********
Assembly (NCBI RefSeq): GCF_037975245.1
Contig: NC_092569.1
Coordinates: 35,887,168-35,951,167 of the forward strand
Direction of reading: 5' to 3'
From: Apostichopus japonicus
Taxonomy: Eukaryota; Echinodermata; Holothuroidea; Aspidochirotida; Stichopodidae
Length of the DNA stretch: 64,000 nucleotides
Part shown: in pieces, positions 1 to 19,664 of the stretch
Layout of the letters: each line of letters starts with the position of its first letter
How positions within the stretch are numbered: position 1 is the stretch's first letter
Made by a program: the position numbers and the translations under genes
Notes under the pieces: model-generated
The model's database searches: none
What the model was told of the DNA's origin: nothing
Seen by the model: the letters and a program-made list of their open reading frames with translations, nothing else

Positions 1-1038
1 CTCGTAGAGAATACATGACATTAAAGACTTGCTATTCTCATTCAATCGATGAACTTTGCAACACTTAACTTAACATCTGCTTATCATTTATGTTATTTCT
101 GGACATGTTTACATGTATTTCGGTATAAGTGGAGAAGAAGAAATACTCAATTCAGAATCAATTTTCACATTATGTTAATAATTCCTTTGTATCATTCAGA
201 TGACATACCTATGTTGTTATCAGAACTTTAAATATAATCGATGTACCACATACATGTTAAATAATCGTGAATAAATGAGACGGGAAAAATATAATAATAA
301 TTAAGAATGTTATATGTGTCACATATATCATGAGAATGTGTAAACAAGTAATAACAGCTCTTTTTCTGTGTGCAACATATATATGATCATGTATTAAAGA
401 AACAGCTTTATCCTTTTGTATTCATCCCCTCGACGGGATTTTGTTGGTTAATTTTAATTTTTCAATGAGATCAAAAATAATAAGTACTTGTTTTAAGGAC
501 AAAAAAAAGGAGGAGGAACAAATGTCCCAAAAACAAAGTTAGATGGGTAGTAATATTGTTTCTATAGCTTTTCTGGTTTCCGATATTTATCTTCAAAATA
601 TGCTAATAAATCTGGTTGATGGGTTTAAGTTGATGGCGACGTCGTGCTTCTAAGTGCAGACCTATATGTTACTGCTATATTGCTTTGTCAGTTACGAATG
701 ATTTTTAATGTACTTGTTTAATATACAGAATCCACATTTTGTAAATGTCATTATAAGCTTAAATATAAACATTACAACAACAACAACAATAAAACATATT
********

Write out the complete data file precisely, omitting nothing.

Assembly (NCBI RefSeq): GCF_037975245.1
Contig: NC_092569.1
Coordinates: 35,887,168-35,951,167 of the forward strand
Direction of reading: 5' to 3'
From: Apostichopus japonicus
Taxonomy: Eukaryota; Echinodermata; Holothuroidea; Aspidochirotida; Stichopodidae
Length of the DNA stretch: 64,000 nucleotides
Part shown: in pieces, positions 1 to 19,664 of the stretch
Layout of the letters: each line of letters starts with the position of its first letter
How positions within the stretch are numbered: position 1 is the stretch's first letter
Made by a program: the position numbers and the translations under genes
Notes under the pieces: model-generated
The model's database searches: none
What the model was told of the DNA's origin: nothing
Seen by the model: the letters and a program-made list of their open reading frames with translations, nothing else

Positions 1-1038
1 CTCGTAGAGAATACATGACATTAAAGACTTGCTATTCTCATTCAATCGATGAACTTTGCAACACTTAACTTAACATCTGCTTATCATTTATGTTATTTCT
101 GGACATGTTTACATGTATTTCGGTATAAGTGGAGAAGAAGAAATACTCAATTCAGAATCAATTTTCACATTATGTTAATAATTCCTTTGTATCATTCAGA
201 TGACATACCTATGTTGTTATCAGAACTTTAAATATAATCGATGTACCACATACATGTTAAATAATCGTGAATAAATGAGACGGGAAAAATATAATAATAA
301 TTAAGAATGTTATATGTGTCACATATATCATGAGAATGTGTAAACAAGTAATAACAGCTCTTTTTCTGTGTGCAACATATATATGATCATGTATTAAAGA
401 AACAGCTTTATCCTTTTGTATTCATCCCCTCGACGGGATTTTGTTGGTTAATTTTAATTTTTCAATGAGATCAAAAATAATAAGTACTTGTTTTAAGGAC
501 AAAAAAAAGGAGGAGGAACAAATGTCCCAAAAACAAAGTTAGATGGGTAGTAATATTGTTTCTATAGCTTTTCTGGTTTCCGATATTTATCTTCAAAATA
601 TGCTAATAAATCTGGTTGATGGGTTTAAGTTGATGGCGACGTCGTGCTTCTAAGTGCAGACCTATATGTTACTGCTATATTGCTTTGTCAGTTACGAATG
701 ATTTTTAATGTACTTGTTTAATATACAGAATCCACATTTTGTAAATGTCATTATAAGCTTAAATATAAACATTACAACAACAACAACAATAAAACATATT